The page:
San Francisco's District Attorney has already charged the UberX driver who allegedly used a hammer to beat passenger with two felony counts for assault and battery. But the victim, Robert Chicas, will have a harder time suing Uber directly for an attack that left him hospitalized for three days with a fractured skull, reports Forbes.
Reporter Ellen Huet spoke to Harry Stern, Chicas' lawyer, who said his 35-year-old client is "in serious danger of losing his eye" and will need reconstructive surgery. We heard friends of Chicas were holding a fundraiser this Sunday at Ace's on Sutter Street to help pay for related costs, including hundreds of thousands of dollars in medical bills.
"There's no doubt that the trail of liability leads back to Uber's doorstep," Stern said. "We believe they should pay."
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CEO Travis Kalanick has taken the same dismissive not-my-problem tone after incidents where customers were allegedly attacked by drivers. To add insult to grievous injury, Stern says Uber has yet to refund his fare, which includes Uber's $1 "Safe Ride Fee."
Uber justified that extra dollar (paid a company that has raised $1.5 billion in venture capital) by arguing that it:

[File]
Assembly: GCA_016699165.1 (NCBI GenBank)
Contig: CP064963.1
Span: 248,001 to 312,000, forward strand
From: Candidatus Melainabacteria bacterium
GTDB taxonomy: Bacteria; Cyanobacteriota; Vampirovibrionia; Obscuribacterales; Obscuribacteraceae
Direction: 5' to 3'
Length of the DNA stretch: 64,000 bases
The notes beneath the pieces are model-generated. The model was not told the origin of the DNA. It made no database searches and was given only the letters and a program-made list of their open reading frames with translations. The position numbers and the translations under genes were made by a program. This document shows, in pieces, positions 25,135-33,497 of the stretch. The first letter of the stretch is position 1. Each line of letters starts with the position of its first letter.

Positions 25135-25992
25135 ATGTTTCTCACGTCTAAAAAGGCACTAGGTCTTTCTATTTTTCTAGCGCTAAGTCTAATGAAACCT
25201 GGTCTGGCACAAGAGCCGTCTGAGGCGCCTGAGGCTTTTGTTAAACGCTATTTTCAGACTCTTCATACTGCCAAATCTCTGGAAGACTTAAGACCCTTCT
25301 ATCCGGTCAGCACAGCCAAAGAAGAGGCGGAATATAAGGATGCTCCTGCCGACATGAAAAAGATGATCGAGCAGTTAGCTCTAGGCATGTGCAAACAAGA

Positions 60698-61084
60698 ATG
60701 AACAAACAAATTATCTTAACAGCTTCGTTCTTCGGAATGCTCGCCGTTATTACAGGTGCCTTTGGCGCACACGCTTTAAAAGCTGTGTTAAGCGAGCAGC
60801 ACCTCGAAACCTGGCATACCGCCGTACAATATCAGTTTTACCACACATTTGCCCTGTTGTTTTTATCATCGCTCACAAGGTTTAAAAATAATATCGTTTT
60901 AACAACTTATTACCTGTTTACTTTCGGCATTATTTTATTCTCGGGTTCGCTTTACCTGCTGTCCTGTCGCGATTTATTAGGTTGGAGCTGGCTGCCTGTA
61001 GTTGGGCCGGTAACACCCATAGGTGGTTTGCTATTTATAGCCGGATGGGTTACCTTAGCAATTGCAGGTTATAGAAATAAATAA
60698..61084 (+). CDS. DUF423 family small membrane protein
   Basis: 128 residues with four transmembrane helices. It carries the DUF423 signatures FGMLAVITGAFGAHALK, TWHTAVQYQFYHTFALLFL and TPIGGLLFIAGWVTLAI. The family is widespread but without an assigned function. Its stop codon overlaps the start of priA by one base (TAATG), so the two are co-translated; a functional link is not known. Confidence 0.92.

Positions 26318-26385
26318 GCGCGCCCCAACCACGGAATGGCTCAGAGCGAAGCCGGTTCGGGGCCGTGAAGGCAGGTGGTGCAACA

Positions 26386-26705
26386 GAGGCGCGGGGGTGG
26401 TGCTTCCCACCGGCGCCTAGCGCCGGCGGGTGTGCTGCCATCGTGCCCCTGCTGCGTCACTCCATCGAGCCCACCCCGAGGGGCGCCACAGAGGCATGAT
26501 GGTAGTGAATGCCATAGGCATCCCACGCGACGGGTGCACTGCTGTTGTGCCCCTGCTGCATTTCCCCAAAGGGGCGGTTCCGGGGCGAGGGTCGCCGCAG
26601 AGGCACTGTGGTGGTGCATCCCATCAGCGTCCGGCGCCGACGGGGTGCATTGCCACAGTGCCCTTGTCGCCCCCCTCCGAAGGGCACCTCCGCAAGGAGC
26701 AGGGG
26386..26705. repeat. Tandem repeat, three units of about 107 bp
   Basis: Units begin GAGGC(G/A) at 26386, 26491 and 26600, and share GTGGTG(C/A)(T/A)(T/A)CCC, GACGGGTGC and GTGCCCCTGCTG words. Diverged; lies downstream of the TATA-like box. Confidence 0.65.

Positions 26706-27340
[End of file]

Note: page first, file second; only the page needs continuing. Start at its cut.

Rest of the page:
. . . supports the increased costs associated with our continued efforts to ensure the safest platform for Uber riders and drivers. Those include an industry-leading background check process, regular motor vehicle checks, driver safety education, current and future development of safety features in the app, and insurance.
Since Uber does control some of the matchmaking — passengers can't choose their drivers, and prices are controlled by Uber — it might not be a free enough marketplace to qualify, said lawyer Venkat Balasubramani. Even Eric Goldman, a Santa Clara University law professor who usually staunchly defends Section 230, wasn't sure that Uber would qualify: "There's a fine line between an online marketplace and a retailer," he said.
"I think one of the risks is that there are so many specifications of being an Uber or Lyft driver is that it creates the risk of the marketplace controlling the behavior of the drivers to such an extent that they really are employees," Goldman said.
After three years in business, Airbnb finally had to professionalize itself and add liability insurance after a woman's house was robbed and vandalized. (Even then, Airbnb waited until this year to deal with its tax burden.) If it wasn't the lawsuit related to the wrongful death of a six-year-old girl, will this be the incident that finally forces Uber to act like a multi-billion dollar operation?
[Image via Getty]